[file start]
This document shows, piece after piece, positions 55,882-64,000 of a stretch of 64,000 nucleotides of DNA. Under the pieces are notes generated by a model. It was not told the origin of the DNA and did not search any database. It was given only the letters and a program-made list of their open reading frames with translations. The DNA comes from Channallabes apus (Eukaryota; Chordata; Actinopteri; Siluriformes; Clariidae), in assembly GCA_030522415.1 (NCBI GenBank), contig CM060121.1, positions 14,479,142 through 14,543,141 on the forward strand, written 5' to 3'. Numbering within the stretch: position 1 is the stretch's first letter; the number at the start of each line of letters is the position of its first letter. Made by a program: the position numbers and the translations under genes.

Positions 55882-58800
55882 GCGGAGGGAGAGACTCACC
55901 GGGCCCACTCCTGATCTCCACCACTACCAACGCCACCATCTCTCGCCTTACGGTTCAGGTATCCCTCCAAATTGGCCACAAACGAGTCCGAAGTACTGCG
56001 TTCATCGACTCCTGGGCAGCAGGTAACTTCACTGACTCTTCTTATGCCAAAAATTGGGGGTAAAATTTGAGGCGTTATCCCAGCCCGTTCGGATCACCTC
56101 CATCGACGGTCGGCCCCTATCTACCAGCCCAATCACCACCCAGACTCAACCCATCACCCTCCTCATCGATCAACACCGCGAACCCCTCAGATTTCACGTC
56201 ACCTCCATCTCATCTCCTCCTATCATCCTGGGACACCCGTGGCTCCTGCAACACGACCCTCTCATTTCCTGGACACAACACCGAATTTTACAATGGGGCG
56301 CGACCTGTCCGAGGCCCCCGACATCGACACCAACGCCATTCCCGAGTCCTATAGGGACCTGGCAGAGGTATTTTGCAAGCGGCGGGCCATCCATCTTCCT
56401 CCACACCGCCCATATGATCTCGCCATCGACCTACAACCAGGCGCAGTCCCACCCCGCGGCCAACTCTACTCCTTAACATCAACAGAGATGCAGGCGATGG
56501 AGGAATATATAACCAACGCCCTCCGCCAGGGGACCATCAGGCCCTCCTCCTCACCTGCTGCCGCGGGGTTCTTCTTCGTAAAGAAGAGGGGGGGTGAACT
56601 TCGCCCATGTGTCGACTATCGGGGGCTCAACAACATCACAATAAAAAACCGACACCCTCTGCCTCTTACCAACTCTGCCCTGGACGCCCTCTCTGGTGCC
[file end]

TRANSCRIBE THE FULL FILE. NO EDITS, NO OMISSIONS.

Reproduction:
This document shows, piece after piece, positions 55,882-64,000 of a stretch of 64,000 nucleotides of DNA. Under the pieces are notes generated by a model. It was not told the origin of the DNA and did not search any database. It was given only the letters and a program-made list of their open reading frames with translations. The DNA comes from Channallabes apus (Eukaryota; Chordata; Actinopteri; Siluriformes; Clariidae), in assembly GCA_030522415.1 (NCBI GenBank), contig CM060121.1, positions 14,479,142 through 14,543,141 on the forward strand, written 5' to 3'. Numbering within the stretch: position 1 is the stretch's first letter; the number at the start of each line of letters is the position of its first letter. Made by a program: the position numbers and the translations under genes.

Positions 55882-58800
55882 GCGGAGGGAGAGACTCACC
55901 GGGCCCACTCCTGATCTCCACCACTACCAACGCCACCATCTCTCGCCTTACGGTTCAGGTATCCCTCCAAATTGGCCACAAACGAGTCCGAAGTACTGCG
56001 TTCATCGACTCCTGGGCAGCAGGTAACTTCACTGACTCTTCTTATGCCAAAAATTGGGGGTAAAATTTGAGGCGTTATCCCAGCCCGTTCGGATCACCTC
56101 CATCGACGGTCGGCCCCTATCTACCAGCCCAATCACCACCCAGACTCAACCCATCACCCTCCTCATCGATCAACACCGCGAACCCCTCAGATTTCACGTC
56201 ACCTCCATCTCATCTCCTCCTATCATCCTGGGACACCCGTGGCTCCTGCAACACGACCCTCTCATTTCCTGGACACAACACCGAATTTTACAATGGGGCG
56301 CGACCTGTCCGAGGCCCCCGACATCGACACCAACGCCATTCCCGAGTCCTATAGGGACCTGGCAGAGGTATTTTGCAAGCGGCGGGCCATCCATCTTCCT
56401 CCACACCGCCCATATGATCTCGCCATCGACCTACAACCAGGCGCAGTCCCACCCCGCGGCCAACTCTACTCCTTAACATCAACAGAGATGCAGGCGATGG
56501 AGGAATATATAACCAACGCCCTCCGCCAGGGGACCATCAGGCCCTCCTCCTCACCTGCTGCCGCGGGGTTCTTCTTCGTAAAGAAGAGGGGGGGTGAACT
56601 TCGCCCATGTGTCGACTATCGGGGGCTCAACAACATCACAATAAAAAACCGACACCCTCTGCCTCTTACCAACTCTGCCCTGGACGCCCTCTCTGGTGCC